"Dangerous, Mystifying, Unexplored..." are some of the adjectives most people use to describe the little-known jungles and hills that adorn the Northeastern states of India. Post independence, inter-tribal skirmishes and a history of violence made this chunk of land almost disappear from the radar. While the rest of the country shone, and state governments come up with innovative ideas to draw the crowds, the north-east remained in the dark nurturing dense, impenetrable forests fleshed open by wide rivers. In the recent past, thanks to the efforts of the new-age explorer, this region has seen some light. As more and more photos of the verdant utopia surface on social media, we realize what we have been missing all along! Home to countless tribes and their colourful (sometimes scary) rituals, sprawling valleys and mist-encrusted hills, rare and endemic flora and fauna and ofcourse hip youngsters with an impeccable taste for fashion and music, the North-East is slowly but steadily opening up its doors. And yes, besides the usual sight-seeing, it is serving up an entire platter of adventurous sports. From trekking along slippery trails of rainforests to rafting down unbridled rivers to squeezing through bat-infested caves, the list growing at an indomitable pace.
The North-East is one of the last reserves of unspoilt nature and tribes who have not given up their lifestyle to modernism. We at GypsyShack encourage responsible tourism
The densely wooded hills of the North-East has immense potential to draw trekking enthusiasts from around the world. With heights many times lesser than the Greater Himalayan peaks of the north, this region harbours thick canopied forests and an extremely diverse biodiversity. Isolated tribes live in clearings without any touch with civilization. Most of the trails fall in the easy-moderate grade and run through rainforests and mixed-tropical jungles. Arunachal Pradesh is the top choice for trekkers; Namdapha Rainforest Trek and the Bailey Trail are the favorites. In Meghalaya, one can trek through tribal settlements and dripping forests to the legendary living root bridges. Trekking in the Blue Mountain National Park in Mizoram is slowly gaining popularity. The Dzukou Valley Trek in Nagaland brings you to one of the most beautiful valleys in the country. With little tourist activity, these trails boast of immaculate beauty and are the perfect way of understanding these hilly, jungle counties.
Trekking through the Namdapha Rainforest
This is mountainous land and, needless to say, the rivers are unbridled. Fed by heavy rainfall, they assume voluptuous avatars post monsoon. Relative lack of pollution and the undulating landscape draws rafters from far and wide. The Brahmaputra is the main draw but with the region opening up to travellers, numerous other tributaries of the gigantic river are scoring high on the list of adventure seekers. The swift currents of the Kameng and Lohit rivers are excellent for rafting.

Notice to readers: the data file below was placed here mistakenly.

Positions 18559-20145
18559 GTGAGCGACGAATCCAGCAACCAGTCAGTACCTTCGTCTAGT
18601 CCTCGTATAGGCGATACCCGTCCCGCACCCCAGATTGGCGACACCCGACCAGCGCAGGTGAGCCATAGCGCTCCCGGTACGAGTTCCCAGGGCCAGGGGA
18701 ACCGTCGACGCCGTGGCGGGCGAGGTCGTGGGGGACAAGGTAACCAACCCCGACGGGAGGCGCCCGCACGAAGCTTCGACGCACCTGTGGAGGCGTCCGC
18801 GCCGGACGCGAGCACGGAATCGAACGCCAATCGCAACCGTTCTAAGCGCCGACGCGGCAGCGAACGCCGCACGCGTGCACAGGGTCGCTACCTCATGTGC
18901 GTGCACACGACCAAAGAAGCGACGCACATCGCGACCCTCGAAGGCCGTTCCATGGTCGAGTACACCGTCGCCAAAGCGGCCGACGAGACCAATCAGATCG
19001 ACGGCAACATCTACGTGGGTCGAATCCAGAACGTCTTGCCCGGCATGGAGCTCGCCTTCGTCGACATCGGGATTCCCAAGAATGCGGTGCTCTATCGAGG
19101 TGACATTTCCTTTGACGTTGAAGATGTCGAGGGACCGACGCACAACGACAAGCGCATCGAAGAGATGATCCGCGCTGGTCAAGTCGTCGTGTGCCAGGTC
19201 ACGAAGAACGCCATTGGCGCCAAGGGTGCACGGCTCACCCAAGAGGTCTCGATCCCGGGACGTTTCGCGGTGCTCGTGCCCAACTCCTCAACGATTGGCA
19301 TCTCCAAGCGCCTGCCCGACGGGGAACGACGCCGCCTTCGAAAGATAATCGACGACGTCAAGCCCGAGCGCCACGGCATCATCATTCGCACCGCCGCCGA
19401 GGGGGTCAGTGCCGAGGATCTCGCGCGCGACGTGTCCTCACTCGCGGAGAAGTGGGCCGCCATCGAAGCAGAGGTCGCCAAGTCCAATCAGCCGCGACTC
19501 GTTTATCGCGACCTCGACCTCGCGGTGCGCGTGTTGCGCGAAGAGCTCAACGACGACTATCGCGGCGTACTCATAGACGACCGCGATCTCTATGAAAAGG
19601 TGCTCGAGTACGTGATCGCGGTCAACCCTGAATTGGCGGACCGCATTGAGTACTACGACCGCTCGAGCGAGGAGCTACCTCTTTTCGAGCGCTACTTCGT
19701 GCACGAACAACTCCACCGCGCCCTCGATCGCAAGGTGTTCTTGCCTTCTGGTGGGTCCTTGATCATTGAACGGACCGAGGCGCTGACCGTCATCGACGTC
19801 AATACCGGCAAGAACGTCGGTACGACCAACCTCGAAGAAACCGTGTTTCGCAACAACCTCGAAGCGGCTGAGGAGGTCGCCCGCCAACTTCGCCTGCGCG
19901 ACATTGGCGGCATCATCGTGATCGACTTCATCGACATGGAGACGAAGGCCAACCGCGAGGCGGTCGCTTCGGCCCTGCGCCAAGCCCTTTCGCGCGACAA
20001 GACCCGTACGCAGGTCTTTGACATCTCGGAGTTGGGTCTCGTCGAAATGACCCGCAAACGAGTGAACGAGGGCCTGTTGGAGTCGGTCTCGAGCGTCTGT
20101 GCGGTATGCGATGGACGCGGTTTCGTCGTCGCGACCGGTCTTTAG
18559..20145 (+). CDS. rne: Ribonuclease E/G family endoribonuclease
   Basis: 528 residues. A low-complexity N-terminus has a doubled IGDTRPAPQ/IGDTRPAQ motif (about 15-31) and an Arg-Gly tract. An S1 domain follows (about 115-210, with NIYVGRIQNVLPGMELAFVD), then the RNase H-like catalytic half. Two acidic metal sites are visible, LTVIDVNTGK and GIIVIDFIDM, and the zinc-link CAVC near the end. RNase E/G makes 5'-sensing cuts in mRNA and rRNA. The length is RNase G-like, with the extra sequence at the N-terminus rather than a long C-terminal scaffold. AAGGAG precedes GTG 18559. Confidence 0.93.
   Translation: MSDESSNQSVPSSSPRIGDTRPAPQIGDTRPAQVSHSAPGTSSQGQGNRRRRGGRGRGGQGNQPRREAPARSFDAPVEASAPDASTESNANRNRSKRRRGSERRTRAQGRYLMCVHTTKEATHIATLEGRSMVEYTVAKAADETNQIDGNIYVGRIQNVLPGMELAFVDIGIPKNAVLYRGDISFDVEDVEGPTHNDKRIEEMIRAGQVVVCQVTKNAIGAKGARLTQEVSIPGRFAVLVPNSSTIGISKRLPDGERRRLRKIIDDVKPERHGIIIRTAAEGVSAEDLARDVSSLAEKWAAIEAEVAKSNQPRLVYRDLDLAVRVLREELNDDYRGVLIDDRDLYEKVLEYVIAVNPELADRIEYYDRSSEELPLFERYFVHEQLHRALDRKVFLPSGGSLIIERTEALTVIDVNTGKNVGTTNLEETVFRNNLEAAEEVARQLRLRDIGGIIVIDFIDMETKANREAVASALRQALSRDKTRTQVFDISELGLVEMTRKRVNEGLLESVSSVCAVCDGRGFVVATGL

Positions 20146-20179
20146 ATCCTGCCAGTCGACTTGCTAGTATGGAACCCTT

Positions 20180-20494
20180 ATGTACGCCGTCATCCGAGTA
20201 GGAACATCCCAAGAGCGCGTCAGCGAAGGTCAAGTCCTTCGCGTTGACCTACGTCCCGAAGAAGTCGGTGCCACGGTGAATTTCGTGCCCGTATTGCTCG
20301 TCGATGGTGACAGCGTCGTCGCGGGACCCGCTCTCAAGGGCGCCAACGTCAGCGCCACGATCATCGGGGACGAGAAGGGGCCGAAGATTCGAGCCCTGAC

White Water Rafting
The Khasi, Jaintia and Garo Hills present the best caving opportunities in the country. Most of the caves - Krem Mawmluh, Mawmsai Cave, Siju Caves and Krem Phyllut- are located in Meghalaya. Located inside jungles, these limestone caves and contain a marvellous array of stalactites, stalagmites and cave curtains. Clear streams and pools are found inside the caves. Torches have been installed inside few of the caves. The Siju Cave is home to some rare species of bats.
Caving in Meghalaya
Kayaking can be done on many rivers of the North-East. Running through jungles and the luxuriant plains, the rivers in this part of the country has something for everyone. The Subansiri River is great for kayaking. The thrill-seekers can take to the unrestrained rivers of Arunachal, while for newbies there is the gorgeous Umgot River in Dawki, Meghalaya. The water of this river is so clean that your canoes will appear as if they are floating on pale-green glass. The surrounding hills up the beauty quotient.
Kayaking in Meghalaya
Para-gliding is a relatively new sport here but it is been harnessed as a potential draw for adventure seekers. The lower Himalayas with lush valleys hewn by rivers are breath-taking from the sky. Haflong, Assam's only hill station, is the only place where para-gliding is available as of now. The quaint hill station is a symphony in green. Unspoilt woods, pristine valleys and winding trails are the major draws here.
The numerous national forests and sanctuaries in the North-East India are home to a large number of species, including some rare and endemic ones. Kaziranga National Park in Assam is famous for the One-horned Rhinoceros. Manas is home to some rare species like the Assam Roofed Turtle, Hispid Hare, Golden Langur and Pygmy Hog. Nameri and Namdapha National Parks in Arunachal Pradesh have been drawing a steady stream of tourists. Dihing-Patkai Wildlife Sanctuary is famous for its orchids. Colorful birds, butterflies and insects add a magical touch to the velvety greenery around. Jeep Safaris, Elephant Safaris and Nature Walks are the best ways to encounter wildlife in these jungles.
The famed One-horned Rhinoceros
Come, experience the North-East!